Wednesday, November 1, 2017

don't shoot!

Much of the work I do consists of helping people identify their emotional triggers.  I try to get them to go from reactivity to reaction.  My motivation is largely due to the tragically pervasive outcome of not owning reactivity: shooting the messenger.  This is so distressing to me, especially when the messenger is a loved one, turning love into murderous hate in a heartbeat! Ironically, the real messenger usually turns out to be ourselves, the stories we're telling ourselves that drown out what our loved ones are really saying.

Say your girlfriend raises her voice and pleads, "Please don't go out again with the boys tonight!"  You hear her trying to control you when, in fact, she is earnestly asking you to stay with her.  You pick up the tone but not the content of her message, triggered by your own childhood story which comes projectile vomitting forward as the voice of your own wretched mother giving you grief and making you feel bad for wanting to play.  You experience this as a personal attack and, before you know it, you shoot back, "You're a control freak!" and leave slamming the door.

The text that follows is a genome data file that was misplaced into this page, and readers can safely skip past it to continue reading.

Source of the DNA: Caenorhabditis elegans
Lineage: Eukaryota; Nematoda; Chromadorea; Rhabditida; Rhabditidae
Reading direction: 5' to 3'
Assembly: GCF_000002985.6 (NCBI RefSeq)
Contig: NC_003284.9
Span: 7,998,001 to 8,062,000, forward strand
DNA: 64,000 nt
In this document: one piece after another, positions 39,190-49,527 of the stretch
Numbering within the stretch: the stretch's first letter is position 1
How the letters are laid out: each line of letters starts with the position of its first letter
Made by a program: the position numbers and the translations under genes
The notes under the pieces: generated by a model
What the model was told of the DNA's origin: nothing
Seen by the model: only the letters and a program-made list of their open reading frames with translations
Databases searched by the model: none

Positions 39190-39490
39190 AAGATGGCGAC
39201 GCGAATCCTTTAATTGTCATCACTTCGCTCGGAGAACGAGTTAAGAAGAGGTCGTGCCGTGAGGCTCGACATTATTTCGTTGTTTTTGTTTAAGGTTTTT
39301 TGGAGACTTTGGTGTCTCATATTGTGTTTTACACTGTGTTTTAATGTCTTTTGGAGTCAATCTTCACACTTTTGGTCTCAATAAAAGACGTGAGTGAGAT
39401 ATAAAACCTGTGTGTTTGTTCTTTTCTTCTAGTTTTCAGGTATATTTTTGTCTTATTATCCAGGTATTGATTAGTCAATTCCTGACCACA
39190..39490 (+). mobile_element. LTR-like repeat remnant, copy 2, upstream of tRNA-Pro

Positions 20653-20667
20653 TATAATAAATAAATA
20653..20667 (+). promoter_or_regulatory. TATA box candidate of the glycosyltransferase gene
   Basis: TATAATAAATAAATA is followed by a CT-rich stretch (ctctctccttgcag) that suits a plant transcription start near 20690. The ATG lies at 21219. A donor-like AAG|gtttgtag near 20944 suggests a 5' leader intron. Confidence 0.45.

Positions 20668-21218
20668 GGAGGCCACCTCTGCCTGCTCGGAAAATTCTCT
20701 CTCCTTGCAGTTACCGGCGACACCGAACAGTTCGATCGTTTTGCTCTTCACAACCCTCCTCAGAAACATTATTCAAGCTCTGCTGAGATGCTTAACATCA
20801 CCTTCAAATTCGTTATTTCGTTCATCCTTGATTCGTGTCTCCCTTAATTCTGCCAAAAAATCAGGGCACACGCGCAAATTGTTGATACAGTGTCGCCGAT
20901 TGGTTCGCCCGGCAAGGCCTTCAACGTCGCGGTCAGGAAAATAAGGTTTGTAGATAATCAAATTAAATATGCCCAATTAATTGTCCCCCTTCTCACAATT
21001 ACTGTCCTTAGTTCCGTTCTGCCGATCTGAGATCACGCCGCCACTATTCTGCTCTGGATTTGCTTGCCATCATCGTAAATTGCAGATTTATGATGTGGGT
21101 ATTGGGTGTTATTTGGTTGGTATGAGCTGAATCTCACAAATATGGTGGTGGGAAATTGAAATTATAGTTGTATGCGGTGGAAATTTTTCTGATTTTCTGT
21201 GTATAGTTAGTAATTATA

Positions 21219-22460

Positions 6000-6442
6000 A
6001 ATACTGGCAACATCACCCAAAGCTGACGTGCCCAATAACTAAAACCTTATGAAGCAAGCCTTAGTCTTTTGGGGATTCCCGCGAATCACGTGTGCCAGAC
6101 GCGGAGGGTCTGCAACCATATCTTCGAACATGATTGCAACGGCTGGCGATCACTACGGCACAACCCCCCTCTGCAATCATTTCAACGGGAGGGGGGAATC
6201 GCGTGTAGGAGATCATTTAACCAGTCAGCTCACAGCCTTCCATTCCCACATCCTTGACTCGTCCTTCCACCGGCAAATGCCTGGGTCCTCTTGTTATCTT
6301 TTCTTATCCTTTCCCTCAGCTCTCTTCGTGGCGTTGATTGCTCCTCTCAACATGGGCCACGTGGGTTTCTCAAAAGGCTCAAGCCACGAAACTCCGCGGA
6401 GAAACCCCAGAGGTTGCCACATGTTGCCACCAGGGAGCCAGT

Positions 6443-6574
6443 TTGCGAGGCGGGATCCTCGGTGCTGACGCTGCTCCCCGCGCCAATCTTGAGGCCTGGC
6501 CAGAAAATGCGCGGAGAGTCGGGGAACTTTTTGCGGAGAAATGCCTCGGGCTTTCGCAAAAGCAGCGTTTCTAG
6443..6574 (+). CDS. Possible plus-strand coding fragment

Say your son has forgotten his homework again and he just sits there staring at you when you ask why. He shoots you a glance that reminds you of your father's silent treatment when he tried to get the upper hand on you, and you shoot back, "Wipe that smirk off your face! You should be ashamed of yourself."

I hear examples every day... I have shot back myself... a switch is flipped and we see the very ones who love us most as threats, treating them like enemies when, most of the time, they never say half of what we hear coming from their mouths.

It is so damaging.

In a nutshell, we need to stop and reflect, slow down, and hear the stories in our heads, owning them before acting them out on someone else.

How do you stop violence?

When you get triggered, don't open fire.

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